montgomery-college-logo

As Maryland’s bioscience industry focuses more on running clinical trials for drug developers, there’s a growing demand for the highly-trained workers needed.

Montgomery College answered that call this summer, with a course that focused on clinical trial project management and was offered to anyone with a bachelor’s degree. Eighteen people graduated from the course Saturday, including one who was immediately snapped up by Amarex Clinical Research, a Germantown contract research organization.

jeff-foxworthy

These days, everyone thinks he’s a mentor.

With accelerators, incubators and innovation events sprouting everywhere, there’s plenty of opportunity for seasoned entrepreneurs to pass on their knowledge to a new generation of startups. But according to the people who work with them, not every good entrepreneur makes a good mentor.

I (informally) polled leaders at a couple Boston incubators, as well as some of the entrepreneurs they work with, to see which qualities are valued most in a mentor. What they told me is that you might be a good startup mentor if you have these five qualities:

Dennis-Purcell

The life sciences venture capital industry is undergoing rapid change. Although many innovative ideas have been taken from the bench to scientific discovery to treating patients, funding today to develop new products and services is getting more difficult to attain. Getting a product to market involves not only a long scientific process, but a carefully orchestrated financial process. This article attempts to explain how a typical VC fund operates and makes investment decisions.

Although many management teams readily approach us for possible funding, more than a handful are not knowledgeable about the inner workings of a venture capital firm, specifically the process by which we decide whom we will ultimately fund. I believe an understanding of the entire funding mechanism will better help entrepreneurs understand what to expect, the types of information the venture capital fund will request, and how long the process will take.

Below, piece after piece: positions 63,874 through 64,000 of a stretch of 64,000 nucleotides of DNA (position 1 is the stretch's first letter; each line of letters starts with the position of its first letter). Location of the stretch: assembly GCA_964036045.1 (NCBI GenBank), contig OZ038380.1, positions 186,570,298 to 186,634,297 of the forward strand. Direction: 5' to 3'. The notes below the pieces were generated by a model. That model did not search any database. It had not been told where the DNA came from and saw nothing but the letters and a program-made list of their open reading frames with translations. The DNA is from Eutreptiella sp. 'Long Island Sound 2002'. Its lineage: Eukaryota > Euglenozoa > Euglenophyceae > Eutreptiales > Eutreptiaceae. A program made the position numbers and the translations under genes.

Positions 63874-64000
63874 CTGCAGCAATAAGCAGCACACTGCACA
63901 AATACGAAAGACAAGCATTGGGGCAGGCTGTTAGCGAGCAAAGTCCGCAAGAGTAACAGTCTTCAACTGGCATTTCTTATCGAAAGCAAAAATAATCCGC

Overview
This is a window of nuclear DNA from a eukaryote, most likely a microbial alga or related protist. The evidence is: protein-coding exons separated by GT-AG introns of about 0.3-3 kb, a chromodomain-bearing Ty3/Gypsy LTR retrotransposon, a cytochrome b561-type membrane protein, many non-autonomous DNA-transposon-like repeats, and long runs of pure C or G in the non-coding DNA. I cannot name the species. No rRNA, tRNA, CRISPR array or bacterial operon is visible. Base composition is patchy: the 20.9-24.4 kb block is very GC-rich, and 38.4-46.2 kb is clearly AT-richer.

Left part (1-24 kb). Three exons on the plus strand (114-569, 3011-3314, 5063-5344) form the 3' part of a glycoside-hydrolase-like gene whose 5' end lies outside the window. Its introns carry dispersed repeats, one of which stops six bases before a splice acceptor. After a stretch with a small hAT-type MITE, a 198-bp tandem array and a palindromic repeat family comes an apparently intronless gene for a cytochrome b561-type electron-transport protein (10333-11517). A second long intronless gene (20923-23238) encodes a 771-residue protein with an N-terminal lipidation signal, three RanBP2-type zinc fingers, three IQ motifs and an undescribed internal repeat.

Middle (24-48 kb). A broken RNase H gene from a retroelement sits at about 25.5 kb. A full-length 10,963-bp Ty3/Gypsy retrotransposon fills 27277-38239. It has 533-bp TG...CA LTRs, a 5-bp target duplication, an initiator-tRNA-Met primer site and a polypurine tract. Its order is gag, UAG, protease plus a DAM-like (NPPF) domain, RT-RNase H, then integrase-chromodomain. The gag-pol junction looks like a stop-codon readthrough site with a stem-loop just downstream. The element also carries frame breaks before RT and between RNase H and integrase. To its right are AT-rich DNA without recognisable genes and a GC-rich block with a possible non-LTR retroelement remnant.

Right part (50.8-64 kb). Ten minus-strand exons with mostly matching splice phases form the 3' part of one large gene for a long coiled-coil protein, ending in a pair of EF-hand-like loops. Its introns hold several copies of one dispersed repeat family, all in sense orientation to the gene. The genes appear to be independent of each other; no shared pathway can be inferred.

united-therapeutics-hq

Just look at The Crescent condominium on Wayne Avenue, which has seen a rotating cast of retail tenants since it opened in 2006. Or the newly-completed United Therapeutics headquarters, which has several empty retail spaces at the intersection of Cameron and Spring Streets.

Around the corner, developers of an apartment building called The Cameron placed tables and chairs in front of their ground-floor retail space in anticipation of a restaurant, but they got an outpatient surgery center instead.

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Voting is currently open for the South by Southwest (SXSW) PanelPicker!  SXSW has evolved to become one of the largest interactive media, technology and innovation conferences in the country.  While panels span topics from ‘Art and Inspiration’ to ‘Science and Space Exploration’, the ‘Government or Citizen Engagement’ track has been receiving a lot of attention in recent years.  Of the 3,123 proposals this year, 82 have been tagged as "Government or Citizen Engagement."     

Show your support for by voting for Entrepreneurs-in-Residence: Not Just for VCs!  Venture capital firms have utilized the services of ‘Entrepreneurs-in-Residence’ (EIRs), seasoned innovators with functional expertise to help spur entrepreneurship and fill gaps in expertise. Now, imagine combining the “innovation mojo” of EIRs with some of the government’s brightest intrapreneurs to solve the nation’s most pressing challenges.

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Initiated by gb.tc (formerly the Greater Baltimore Technology Council) and sponsored by the Johns Hopkins Whiting School ofEngineering, local tech, nonprofit, business and government leaders are gathering this weekend at a new event called “unWIREd.”

Billed as an “unconference,” unWIREd hopes to pull together and mobilize Baltimore’s resources in a way that addresses the city’s challenges, according to a gb.tc press release.

UnWIREd is hosted by Johns Hopkins University and will take place at Maryland Hall on the Homewood campus, this Friday from 2 p.m. - 6 p.m. and Saturday from 9 a.m. - 6 p.m. Attendees will plan the conference’s agenda upon arrival, with Friday’s session dedicated to a series of status updates on current efforts to address local problems such as poverty, violence and struggling schools. At Saturday’s session, organized teams will set out to identify demands and resources, and brainstorm potential solutions.